JIS News

Outgoing Chief of Epidemiology and AIDS in the Ministry of Health and Environment, Dr. Peter Figueroa has called on the society to come to grips with a number of sensitive social issues, in order to effectively control the HIV/AIDS epidemic.
“We know our young people are sexually active. We have to put effective programmes in place to encourage them to abstain, and for those who do not want to abstain, they need ready access to condoms,” he emphasised.
Dr. Figueroa was speaking on Wednesday (July 9), at a press briefing hosted by the Minister of Health and Environment, Rudyard Spencer, to launch the Global Fund Agreement. The event was held at the Ministry in Downtown Kingston.
The proposed HIV/AIDS National Strategic Plan will require funding at a cost of US$201 million. The Global Fund is providing US$44.1 million of this amount.
Giving a breakdown of the funds, Minister Spencer said: “Just over US$12 million has been earmarked for Prevention; US$25 million for Treatment and over US$7 million will be dedicated to Enabling Environment and Human Rights as well as Monitoring, Evaluation and Administration.”
Dr. Figueroa underscored the need for national dialogue on critical issues affecting HIV and public health and its role in guiding the formulation of effective HIV/AIDS health policies for Jamaica.
“We need to encourage and mandate our public health specialists to communicate more with the public on these sensitive social issues, because without having this public communication, without having the debate and dialogue, we cannot have an adequately informed public and population,” he said.
The Health Minister gave support to Dr. Figueroa’s viewpoint, when he announced that the proposed new HIV/AIDS National Strategic Plan (2007-2012), which provides the framework for the implementation of the second Global Fund Project, would be targeting socially vulnerable groups, including casual sex workers and their clients, drug users, prison inmates and young persons.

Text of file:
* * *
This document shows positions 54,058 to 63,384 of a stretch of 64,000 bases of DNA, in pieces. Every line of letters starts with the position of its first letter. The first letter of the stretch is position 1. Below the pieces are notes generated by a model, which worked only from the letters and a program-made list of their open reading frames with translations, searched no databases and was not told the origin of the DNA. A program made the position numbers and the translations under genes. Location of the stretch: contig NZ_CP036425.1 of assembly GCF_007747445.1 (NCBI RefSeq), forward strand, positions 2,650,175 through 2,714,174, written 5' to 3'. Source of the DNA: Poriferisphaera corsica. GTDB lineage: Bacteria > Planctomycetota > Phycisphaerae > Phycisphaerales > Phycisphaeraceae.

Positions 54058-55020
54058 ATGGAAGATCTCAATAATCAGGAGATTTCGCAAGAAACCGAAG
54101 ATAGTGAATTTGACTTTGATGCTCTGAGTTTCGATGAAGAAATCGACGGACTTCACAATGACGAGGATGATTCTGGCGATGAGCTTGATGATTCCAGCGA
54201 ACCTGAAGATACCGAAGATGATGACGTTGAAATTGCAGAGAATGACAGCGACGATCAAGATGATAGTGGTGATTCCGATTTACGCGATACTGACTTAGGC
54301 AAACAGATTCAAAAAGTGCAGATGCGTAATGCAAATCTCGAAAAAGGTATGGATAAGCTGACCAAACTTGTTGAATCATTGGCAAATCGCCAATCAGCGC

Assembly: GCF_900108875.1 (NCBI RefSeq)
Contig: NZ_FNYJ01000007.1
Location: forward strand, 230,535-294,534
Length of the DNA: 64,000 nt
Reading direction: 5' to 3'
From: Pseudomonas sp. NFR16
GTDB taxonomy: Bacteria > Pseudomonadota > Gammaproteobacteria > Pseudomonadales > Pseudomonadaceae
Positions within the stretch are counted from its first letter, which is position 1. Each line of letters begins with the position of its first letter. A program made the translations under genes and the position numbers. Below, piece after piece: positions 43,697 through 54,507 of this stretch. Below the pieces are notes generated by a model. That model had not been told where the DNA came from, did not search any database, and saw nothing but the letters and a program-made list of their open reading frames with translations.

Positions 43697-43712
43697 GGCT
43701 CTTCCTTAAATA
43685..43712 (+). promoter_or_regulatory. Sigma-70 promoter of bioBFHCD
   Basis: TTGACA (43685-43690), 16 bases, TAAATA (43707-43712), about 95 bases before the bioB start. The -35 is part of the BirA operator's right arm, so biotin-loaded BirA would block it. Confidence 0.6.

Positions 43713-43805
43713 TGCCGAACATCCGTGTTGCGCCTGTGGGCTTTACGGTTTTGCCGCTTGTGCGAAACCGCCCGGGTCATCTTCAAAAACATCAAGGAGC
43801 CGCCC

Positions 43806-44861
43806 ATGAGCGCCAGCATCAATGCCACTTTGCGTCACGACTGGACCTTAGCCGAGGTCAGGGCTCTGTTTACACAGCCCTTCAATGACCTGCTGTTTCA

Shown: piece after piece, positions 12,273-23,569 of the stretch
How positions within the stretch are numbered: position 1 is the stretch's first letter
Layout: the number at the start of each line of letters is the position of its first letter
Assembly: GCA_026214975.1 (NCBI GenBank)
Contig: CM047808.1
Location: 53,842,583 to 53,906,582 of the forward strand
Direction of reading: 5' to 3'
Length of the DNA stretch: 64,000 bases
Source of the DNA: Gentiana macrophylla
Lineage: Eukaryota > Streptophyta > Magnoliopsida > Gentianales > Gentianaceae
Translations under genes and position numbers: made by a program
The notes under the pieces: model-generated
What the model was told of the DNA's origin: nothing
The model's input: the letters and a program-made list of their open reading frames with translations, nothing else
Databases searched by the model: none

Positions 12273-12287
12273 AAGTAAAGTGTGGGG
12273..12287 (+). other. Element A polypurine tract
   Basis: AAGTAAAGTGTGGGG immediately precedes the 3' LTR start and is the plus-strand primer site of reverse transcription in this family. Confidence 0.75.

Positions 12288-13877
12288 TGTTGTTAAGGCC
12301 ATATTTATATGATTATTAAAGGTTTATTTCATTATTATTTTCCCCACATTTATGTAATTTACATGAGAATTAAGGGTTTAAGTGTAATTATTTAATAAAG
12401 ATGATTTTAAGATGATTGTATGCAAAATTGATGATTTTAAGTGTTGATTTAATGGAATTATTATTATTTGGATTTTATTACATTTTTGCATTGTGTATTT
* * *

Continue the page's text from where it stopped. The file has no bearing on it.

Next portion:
The needs of this group, he said, would be addressed under the Prevention component of the new National Strategic Plan, which would focus on three main priority areas: Prevention, Treatment Care and Support, and Enabling Environment and Human Rights.
“Under the prevention component, we will scale up interventions for socially vulnerable and marginalized populations and those whom we consider to be most at-risk,” the Minister disclosed.
He said that a revised Health and Family Life Education curriculum would be introduced in a majority of schools, to ensure that sex education and HIV prevention are integrated into the regular instruction interaction. “This is of critical importance in ensuring that they understand the seriousness of the epidemic,” he added.
The Global Fund Agreement will also help to intensify treatment care and support efforts for people living with HIV/AIDS. In a bid to achieve universal access, the proposed new Strategic Plan will seek to increase the number of persons who are receiving anti-retroviral treatment (ARV) from just over 4,000 persons to 7,500. To ensure a comprehensive system of care, the plan also aims to strengthen adherence counselling efforts and improve standardised methods of tracking adherence and ARV resistance.
Mr. Spencer also stated that the agreement would embrace interventions to enforce the National HIV/AIDS Policy approved by Parliament in 2005 and the National HIV/AIDS Workplace Policy that was recently tabled in Parliament as a Green Paper. In reference to the Enabling Environment and Human Rights component of the new Strategic Plan, he said that this area would also “embrace various other HIV sub policies recently initiated to empower beneficiaries to understand their rights and seek redress in instances where their rights have been abused.”
The proposed New Strategic Plan, which aims to achieve universal access to HIV prevention and support, follows close on the heels of Jamaica’s successful implementation of the first Global Fund proposal (2004-2009), in which all the indicators were met.
The new HIV/AIDS National Strategic Plan was developed following a series of consultations conducted throughout Jamaica with organizations and individuals representing civil society, HIV service providers, people living with HIV/AIDS and other vulnerable groups.

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